Last week I wrote about the three daily habits scientifically proven to make us happier and healthier: , acts of kindness, and moments of silence. But maybe there is another way to learn how we can be happier, maybe a little less scientific, but just as meaningful. Dave Barry award–winning humor columnist and book author surprisingly found a way: observing his “consistently happy” old dog Lucy.
Dave Barry wrote Lessons from Lucy: The Simple Joys of an Old Happy Dog because as he’s getting up in years (he’s now 74), he felt his constant companion Lucy could teach him a few lessons about being happy.
Below are the seven lessons from Lucy. And I added a quote from the book for each lesson, because, well, I enjoyed the quotes. See what you think.
First Lesson from Lucy: Make New Friends. (And Keep the Ones You Have.) “I’m going to think about Lucy – about the trustful, open, unreservedly joyful way she approaches everybody, and the happiness she clearly derives from her many friends.”
Second Lesson: Don’t Stop Having Fun. (And If You Have Stopped, Start Having Fun Again.) “Don’t settle for contentment. Don’t just stand around grinning. Get out there. It’s a wonderful world.” Life is too short to not be a part of something stupid.
Third lesson: Pay Attention to the People you Love (Not Later. Right Now!) “In the end, all that really matters – all you really have – is the people you love. Not your job, not your career, not your awards, not your money, not your stuff. Just your people.”
Fourth Lesson: Let Go of Your Anger, Unless It’s About Something Really Important Which It Almost Never Is. “Lucy definitely gets angry. But not often, and this is the important thing – never for long.”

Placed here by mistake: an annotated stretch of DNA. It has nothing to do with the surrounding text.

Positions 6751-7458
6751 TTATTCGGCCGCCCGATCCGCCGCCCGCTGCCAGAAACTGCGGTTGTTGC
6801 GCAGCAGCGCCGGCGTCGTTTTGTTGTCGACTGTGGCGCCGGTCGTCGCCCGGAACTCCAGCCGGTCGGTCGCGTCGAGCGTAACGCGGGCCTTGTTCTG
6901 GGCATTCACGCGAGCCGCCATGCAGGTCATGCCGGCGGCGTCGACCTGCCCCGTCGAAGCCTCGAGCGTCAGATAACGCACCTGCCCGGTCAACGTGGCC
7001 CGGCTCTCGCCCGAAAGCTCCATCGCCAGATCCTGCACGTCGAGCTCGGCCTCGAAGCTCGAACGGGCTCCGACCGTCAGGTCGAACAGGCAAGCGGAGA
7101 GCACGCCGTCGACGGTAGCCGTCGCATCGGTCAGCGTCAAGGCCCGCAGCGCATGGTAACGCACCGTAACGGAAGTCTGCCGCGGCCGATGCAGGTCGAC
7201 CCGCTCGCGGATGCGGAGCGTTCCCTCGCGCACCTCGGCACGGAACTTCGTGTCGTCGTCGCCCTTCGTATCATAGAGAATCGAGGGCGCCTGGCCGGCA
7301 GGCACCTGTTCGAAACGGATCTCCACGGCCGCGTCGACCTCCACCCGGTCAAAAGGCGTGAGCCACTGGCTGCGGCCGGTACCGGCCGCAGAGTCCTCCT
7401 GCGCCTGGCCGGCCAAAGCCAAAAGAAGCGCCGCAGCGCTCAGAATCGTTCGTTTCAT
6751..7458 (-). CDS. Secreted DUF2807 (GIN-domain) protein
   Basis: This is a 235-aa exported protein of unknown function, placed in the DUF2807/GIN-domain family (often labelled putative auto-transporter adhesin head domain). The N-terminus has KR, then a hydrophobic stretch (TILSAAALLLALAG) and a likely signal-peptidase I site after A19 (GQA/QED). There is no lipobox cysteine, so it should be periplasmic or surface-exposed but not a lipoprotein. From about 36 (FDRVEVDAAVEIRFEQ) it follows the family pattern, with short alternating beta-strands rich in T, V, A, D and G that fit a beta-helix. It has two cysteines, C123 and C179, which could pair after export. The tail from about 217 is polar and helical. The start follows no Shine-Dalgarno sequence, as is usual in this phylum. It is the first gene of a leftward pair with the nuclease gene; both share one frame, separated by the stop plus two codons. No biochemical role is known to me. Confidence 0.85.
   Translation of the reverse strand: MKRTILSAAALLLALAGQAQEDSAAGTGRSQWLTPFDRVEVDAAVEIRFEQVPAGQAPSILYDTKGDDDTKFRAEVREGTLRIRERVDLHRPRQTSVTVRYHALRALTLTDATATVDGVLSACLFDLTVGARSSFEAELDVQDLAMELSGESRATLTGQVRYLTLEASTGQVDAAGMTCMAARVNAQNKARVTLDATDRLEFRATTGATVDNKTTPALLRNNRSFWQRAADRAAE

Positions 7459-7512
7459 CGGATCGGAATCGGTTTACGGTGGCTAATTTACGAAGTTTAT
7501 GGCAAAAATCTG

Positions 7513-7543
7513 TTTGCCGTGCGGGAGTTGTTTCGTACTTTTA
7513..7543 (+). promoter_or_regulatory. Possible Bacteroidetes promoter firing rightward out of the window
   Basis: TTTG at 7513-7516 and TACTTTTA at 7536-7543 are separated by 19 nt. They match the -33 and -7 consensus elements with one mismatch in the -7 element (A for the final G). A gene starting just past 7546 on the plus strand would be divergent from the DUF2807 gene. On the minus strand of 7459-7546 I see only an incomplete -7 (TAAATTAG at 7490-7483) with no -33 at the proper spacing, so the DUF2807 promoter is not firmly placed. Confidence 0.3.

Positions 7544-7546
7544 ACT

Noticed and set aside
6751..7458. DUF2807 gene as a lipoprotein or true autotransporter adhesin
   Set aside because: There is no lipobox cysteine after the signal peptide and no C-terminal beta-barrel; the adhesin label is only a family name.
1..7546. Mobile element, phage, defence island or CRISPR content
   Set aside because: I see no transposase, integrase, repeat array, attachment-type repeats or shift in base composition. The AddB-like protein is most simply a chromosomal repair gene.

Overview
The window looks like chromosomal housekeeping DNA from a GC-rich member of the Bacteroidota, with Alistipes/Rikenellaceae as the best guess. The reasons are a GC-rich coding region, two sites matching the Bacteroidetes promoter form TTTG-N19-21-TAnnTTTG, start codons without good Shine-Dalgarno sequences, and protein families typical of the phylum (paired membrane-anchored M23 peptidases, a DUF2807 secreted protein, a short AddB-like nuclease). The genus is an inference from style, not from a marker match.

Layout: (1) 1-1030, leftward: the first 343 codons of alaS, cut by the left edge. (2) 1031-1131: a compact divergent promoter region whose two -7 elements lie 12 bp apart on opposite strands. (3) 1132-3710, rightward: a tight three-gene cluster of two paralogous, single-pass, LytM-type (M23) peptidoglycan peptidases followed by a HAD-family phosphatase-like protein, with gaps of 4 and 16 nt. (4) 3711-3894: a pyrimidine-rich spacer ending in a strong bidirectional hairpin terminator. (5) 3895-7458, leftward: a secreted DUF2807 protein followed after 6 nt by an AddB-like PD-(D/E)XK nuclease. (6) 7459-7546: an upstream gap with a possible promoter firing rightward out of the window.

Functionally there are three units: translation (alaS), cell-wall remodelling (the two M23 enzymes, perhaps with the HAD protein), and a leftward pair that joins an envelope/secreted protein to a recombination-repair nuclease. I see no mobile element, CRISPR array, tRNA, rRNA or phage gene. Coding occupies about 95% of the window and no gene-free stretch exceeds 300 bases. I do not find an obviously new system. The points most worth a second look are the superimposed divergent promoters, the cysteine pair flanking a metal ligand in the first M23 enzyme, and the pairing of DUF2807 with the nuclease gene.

Fifth Lesson: Try Not to Judge People by Their Looks and Don’t Obsess Over Your Own. “One of the positive aspects of aging is that, as you and your friends get old, you pretty much give up on being hot; you’re just happy just being not dead yet.”
Sixth Lesson: Don’t Let Your Happiness Depend on Things; They Don’t Make You Truly Happy, And You’ll Never Have Enough Anyway. “Lucy needs food and family. That’s all she needs now: that’s all she will ever need.”
Seventh Lesson: Don’t Lie Unless You Have a Really Good Reason Which You Probably Don’t. “Be like Lucy. As the saying goes, if you mess up, fess up. And do not be afraid to say these words: I was wrong. I made a mistake. I’m sorry. I apologize.”
These lessons are not original, but they remind us we can learn how to be happy from all around us – even from Dave Barry’s old dog Lucy. But now the essential question: Are there any lessons I can learn from my cat!?
The name of the movie that depicted the societal tensions of the 1960s as two bikers traveled through the American southwest and south was Easy Rider. I received correct answers from Emmett Sampson, Steven Woolpert, Chuck Rice from Goldendale, Susan Ellis, Jeannie Pesicka, Doug Nelson, Barbara Cadwell, Gene Uczen, Kim Birge, Lana Tepfer, Rhonda Spies, Rose Schulz, Keith Clymer, Joan Chantler, and Mike Yarnell this week’s winner of a quilt raffle ticket.
As a young boy, Saturday morning cartoons were an obsession and I remember enjoying this one that portrayed life in 2062. For this week’s “Remember When” question, what was the name of the animated series, Hanna-Barbera’s space age counterpart to The Flintstones, that included supersized flatscreen TVs to virtually communicate with others; home treadmills; reclining massage chairs, and robots. (We don’t have robots to walk our dog YET, but there are Roombas to clean our floors!) E-mail your answers to email@example.com, call 541-296-4788 or send it with the series’ theme song that reached number nine on the Billboard charts in 1986.
Well, it’s been another week ducking and dodging – which isn’t getting any easier. Until we meet again, when was the last time you did something for the first time?
“We could learn a lot from crayons: some are sharp, some are pretty, some are dull, while others are bright, some have weird names, but we have to learn to live in the same box.” – Anonymous